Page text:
Arts and Entertainment

With stand-up dominated by the one-comic-and-a mic-form of observational humour, it's little wonder that some comedians are seeking more alternative modes of expression to set themselves apart. The Boy with Tape On His Face distinguishes himself with a joyously retro presentation of silent, performance-led humour, while the bestowal of the Edinburgh Comedy Award on Phil Burgers last year, for his mute, sexualised and playfully scary bouffon Dr Brown, echoed and endorsed the stand-up circuit's burgeoning interest in clowning.

Thompson triumph

(First Edition)

Our brilliant year: A survey of 1993 by Alex Renton and Helen Birch

JOHN WAYNE BOBBITT, a former US marine, had his penis cut off with a kitchen knife by his wife, who drove away in her car and threw it out of the window. Mr Bobbitt, since reunited with his member by surgery, claims it is longer than before. As his wife, Lorena, awaits trial for malicious wounding, Mr Bobbitt said that next time 'I'll be careful who I pick for my girlfriends.'

CINEMA / A masterly servant

THE MESSAGE of The Remains of the Day (U) might be that manners makyth history. The genius of Kazuo Ishiguro's novel, maintained by James Ivory's film, is in the way the nuances of English etiquette march stride for stride with the nation's destiny. The book's narrator, Stevens, is a 1930s butler, working for Lord Darlington of Darlington Hall. While Darlington and his magic circle of white-tied guests seek to influence British foreign policy, Stevens must magically meet their needs: a spill or breakage might alter the course of the meeting, and of Europe. It is soon clear that both master, with his honour- bound overtures to Germany, and servant, with his unquestioning devotion, are appeasers. For Stevens, this is peculiarly cruel, as he is only doing his job. A case of being at the wrong place-mat at the wrong time.

FILM / Beyond the call of duty: Adam Mars-Jones on Anthony Hopkins and Emma Thompson in Merchant Ivory's adaptation of Kazuo Ishiguro's The Remains of the Day

A gentlewoman in the last century, hearing that Queen Victoria would not after all be paying a visit to her country house, described it as the crowning disappointment of a disappointing life. It's a remark that could describe the experience of the butler Stevens, hero of the new Merchant Ivory film The Remains of the Day (U), written by Ruth Prawer Jhabvala from the novel by Kazuo Ishiguro, except that in its brevity the remark tends towards comedy, while the film in its expansiveness can only be aiming at tragedy. Tragedy, though, is more than pathos taken slow.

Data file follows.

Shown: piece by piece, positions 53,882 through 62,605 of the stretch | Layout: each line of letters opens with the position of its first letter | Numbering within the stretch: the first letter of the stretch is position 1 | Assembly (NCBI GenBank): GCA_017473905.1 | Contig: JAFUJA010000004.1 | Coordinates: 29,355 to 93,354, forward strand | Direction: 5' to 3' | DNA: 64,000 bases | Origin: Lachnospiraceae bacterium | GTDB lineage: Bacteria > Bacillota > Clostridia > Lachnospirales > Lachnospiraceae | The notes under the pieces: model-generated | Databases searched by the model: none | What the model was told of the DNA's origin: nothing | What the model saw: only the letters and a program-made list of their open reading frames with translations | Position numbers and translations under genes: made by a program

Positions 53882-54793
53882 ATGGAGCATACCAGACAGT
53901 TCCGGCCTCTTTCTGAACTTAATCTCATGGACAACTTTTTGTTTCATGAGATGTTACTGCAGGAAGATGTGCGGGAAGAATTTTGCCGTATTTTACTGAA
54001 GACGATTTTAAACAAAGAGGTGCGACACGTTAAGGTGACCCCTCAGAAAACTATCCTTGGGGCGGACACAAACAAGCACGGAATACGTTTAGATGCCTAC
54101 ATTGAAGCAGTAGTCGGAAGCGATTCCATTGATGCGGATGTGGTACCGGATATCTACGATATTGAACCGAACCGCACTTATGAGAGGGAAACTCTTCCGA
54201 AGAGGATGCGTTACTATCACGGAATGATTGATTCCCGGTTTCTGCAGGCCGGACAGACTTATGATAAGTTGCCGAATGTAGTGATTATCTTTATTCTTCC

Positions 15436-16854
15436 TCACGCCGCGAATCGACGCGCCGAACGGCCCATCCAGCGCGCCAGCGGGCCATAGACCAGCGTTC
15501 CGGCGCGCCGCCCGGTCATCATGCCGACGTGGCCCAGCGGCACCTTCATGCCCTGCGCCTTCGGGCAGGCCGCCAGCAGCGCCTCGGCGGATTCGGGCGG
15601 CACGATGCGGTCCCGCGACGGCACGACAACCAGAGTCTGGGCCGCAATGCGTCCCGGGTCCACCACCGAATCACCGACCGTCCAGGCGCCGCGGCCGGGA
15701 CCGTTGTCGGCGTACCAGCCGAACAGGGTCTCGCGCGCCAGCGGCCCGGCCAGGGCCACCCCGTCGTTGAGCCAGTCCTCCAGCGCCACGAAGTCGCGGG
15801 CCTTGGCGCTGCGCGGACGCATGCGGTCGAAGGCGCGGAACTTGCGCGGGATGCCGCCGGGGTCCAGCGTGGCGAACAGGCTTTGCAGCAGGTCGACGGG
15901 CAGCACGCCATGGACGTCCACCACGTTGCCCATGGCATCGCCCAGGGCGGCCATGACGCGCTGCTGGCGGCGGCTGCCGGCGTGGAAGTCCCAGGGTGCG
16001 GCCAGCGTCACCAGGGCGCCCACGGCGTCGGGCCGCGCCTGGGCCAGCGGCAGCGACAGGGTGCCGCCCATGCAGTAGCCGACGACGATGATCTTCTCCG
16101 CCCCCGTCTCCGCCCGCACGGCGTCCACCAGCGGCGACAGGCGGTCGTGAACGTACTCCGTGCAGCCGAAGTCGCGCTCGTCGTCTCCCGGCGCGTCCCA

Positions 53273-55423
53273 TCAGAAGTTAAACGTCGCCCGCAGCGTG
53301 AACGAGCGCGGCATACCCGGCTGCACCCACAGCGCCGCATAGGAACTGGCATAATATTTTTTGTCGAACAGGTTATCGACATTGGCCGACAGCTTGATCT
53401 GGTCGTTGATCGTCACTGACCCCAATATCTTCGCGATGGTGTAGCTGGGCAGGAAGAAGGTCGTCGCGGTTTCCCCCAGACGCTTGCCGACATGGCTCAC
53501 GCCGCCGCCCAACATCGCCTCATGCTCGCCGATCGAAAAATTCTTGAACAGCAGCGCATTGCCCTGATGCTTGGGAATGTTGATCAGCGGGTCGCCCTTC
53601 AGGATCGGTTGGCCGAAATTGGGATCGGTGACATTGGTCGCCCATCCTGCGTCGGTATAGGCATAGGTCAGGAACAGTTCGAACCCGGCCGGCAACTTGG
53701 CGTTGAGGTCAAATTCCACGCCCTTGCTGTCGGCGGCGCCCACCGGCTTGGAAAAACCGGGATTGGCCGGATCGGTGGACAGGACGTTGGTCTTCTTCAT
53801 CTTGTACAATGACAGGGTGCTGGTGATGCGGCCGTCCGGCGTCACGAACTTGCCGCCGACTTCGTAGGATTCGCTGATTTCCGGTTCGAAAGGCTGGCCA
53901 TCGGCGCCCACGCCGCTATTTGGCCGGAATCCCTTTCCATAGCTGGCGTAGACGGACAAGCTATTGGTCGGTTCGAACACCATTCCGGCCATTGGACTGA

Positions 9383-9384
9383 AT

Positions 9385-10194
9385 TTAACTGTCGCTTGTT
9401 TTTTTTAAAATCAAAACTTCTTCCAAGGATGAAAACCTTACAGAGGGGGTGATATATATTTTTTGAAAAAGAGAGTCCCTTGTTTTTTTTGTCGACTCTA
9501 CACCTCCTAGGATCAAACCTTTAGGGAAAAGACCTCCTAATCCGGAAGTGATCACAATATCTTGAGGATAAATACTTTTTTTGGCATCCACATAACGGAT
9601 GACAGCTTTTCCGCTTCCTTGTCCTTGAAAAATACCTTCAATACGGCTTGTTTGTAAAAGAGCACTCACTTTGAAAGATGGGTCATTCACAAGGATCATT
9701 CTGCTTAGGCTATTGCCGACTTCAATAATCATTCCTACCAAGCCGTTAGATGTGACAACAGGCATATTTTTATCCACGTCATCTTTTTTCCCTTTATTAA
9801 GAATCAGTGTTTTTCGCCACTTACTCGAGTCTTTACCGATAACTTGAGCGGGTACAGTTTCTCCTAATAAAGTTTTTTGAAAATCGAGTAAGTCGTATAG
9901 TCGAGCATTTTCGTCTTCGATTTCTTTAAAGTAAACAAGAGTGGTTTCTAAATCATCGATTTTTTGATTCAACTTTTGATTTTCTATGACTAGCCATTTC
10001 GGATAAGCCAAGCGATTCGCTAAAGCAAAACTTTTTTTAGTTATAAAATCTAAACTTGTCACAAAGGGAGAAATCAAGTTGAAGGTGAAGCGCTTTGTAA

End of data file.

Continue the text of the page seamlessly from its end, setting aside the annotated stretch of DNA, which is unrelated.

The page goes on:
ARTS / Show People: Off the cuff and on the spot: 74. Josie Lawrence

WHEN HER own series was broadcast two years ago Josie Lawrence was filming in Italy. 'I remember the day it came out. I was in the airport and I looked at all the papers, and the previews were saying 'pick of the week - Josie's new show' and I thought, oh, oh, lovely.' The next day the reviews came out. 'Suddenly, crunch. Real, real vitriol, some of them. People said the most terrible things.'

Letter: Hard acts for the US to follow

DOES it really matter what America thinks about Howards End and Emma Thompson ('Your Oscar is no big deal', 28 March)? The fact that American audiences haven't recognised it as a great film and appreciated its outstanding acting is neither here nor there. Emma Thompson won an Oscar for her natural acting ability and performance, whether or not she is considered 'sexy'.

Your Oscar is no big deal: Cynthia Heimel explains why Americans don't give a damn about Emma Thompson

I HATE to have to tell everybody in England this but, with very few exceptions, nobody in America cares whether Emma Thompson lives or dies.
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